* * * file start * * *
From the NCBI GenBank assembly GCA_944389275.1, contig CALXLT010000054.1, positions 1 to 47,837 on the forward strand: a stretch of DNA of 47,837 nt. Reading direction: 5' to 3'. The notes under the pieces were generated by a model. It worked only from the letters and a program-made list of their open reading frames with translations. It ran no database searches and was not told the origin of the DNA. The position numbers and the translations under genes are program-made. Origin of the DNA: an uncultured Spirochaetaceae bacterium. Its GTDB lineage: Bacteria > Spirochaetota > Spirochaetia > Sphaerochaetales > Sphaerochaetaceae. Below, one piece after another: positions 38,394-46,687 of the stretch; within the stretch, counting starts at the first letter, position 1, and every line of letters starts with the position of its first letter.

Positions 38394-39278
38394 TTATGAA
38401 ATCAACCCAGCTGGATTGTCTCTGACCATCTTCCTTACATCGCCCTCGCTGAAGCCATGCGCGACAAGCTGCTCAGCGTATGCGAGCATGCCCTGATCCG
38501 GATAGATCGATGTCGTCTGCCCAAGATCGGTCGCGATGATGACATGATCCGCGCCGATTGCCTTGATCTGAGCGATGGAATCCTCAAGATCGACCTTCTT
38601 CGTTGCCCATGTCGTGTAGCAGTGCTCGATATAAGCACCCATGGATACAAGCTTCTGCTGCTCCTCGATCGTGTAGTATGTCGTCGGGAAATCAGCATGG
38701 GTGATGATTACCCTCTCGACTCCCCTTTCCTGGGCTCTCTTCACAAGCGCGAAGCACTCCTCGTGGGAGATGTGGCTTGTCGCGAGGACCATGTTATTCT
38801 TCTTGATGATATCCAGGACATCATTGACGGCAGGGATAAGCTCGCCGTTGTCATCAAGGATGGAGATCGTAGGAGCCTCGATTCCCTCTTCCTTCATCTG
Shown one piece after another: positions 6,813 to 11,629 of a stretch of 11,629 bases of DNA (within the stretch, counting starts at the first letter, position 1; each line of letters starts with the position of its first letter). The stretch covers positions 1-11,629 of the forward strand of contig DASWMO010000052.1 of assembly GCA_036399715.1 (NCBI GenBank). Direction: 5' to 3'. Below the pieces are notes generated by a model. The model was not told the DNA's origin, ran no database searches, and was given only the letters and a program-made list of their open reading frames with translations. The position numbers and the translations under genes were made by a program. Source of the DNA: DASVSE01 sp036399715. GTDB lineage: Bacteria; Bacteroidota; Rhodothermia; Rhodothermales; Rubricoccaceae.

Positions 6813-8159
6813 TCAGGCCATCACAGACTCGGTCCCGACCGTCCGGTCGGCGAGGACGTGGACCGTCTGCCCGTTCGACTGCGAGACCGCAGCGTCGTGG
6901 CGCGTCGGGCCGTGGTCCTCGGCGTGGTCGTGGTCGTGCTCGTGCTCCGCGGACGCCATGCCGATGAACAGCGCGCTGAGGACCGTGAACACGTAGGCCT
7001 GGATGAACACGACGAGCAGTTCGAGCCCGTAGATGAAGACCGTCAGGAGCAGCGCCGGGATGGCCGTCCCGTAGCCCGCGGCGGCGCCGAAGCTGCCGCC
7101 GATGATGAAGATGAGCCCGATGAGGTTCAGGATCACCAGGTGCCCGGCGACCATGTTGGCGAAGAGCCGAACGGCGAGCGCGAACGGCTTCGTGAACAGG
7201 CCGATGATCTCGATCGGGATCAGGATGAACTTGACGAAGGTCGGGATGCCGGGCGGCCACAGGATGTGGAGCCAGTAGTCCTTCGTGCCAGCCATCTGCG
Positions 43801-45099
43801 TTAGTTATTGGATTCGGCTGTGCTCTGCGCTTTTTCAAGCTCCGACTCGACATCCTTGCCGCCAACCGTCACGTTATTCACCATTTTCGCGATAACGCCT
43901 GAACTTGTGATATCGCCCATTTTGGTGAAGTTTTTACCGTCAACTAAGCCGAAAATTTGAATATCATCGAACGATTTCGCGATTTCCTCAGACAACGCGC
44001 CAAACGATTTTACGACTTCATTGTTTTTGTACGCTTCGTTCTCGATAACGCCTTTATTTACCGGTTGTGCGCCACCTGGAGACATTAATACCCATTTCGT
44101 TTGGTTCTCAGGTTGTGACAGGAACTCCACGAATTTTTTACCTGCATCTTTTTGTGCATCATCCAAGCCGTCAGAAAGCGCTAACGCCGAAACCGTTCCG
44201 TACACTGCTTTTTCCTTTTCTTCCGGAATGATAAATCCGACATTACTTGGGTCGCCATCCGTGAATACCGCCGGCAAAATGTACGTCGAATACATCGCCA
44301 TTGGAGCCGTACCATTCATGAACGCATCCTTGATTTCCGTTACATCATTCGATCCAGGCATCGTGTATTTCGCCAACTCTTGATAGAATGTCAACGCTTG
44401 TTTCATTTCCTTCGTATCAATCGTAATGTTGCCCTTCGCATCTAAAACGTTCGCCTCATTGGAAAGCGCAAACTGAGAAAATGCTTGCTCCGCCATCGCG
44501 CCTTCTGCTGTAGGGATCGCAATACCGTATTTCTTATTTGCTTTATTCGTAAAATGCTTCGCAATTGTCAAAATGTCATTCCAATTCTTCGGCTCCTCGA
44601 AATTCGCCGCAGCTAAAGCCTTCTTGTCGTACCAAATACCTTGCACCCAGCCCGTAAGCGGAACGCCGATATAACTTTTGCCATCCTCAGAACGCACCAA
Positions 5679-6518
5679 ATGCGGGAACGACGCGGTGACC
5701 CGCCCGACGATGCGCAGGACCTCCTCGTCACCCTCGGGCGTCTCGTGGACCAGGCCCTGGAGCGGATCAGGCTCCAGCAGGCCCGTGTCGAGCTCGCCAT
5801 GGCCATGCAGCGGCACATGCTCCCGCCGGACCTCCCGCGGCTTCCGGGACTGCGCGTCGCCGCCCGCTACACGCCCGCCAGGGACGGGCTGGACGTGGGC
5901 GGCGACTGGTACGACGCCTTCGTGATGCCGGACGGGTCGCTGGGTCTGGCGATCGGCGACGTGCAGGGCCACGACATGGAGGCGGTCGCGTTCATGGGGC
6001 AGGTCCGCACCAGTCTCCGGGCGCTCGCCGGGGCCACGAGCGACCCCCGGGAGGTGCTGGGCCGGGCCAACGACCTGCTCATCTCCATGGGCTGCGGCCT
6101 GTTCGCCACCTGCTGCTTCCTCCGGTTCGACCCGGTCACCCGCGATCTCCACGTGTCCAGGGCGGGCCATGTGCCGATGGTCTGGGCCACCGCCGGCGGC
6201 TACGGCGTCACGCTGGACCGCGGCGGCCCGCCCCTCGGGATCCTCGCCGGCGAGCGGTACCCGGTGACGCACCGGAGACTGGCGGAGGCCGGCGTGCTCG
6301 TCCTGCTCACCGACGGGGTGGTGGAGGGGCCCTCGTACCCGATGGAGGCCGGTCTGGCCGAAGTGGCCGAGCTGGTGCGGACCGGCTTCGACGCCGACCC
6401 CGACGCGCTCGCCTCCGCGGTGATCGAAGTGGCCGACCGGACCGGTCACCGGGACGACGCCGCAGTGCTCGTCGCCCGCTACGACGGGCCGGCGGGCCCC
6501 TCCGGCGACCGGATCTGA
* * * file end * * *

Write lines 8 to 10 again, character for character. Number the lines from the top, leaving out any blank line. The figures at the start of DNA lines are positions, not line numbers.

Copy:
38801 TCTTGATGATATCCAGGACATCATTGACGGCAGGGATAAGCTCGCCGTTGTCATCAAGGATGGAGATCGTAGGAGCCTCGATTCCCTCTTCCTTCATCTG
Shown one piece after another: positions 6,813 to 11,629 of a stretch of 11,629 bases of DNA (within the stretch, counting starts at the first letter, position 1; each line of letters starts with the position of its first letter). The stretch covers positions 1-11,629 of the forward strand of contig DASWMO010000052.1 of assembly GCA_036399715.1 (NCBI GenBank). Direction: 5' to 3'. Below the pieces are notes generated by a model. The model was not told the DNA's origin, ran no database searches, and was given only the letters and a program-made list of their open reading frames with translations. The position numbers and the translations under genes were made by a program. Source of the DNA: DASVSE01 sp036399715. GTDB lineage: Bacteria; Bacteroidota; Rhodothermia; Rhodothermales; Rubricoccaceae.

Positions 6813-8159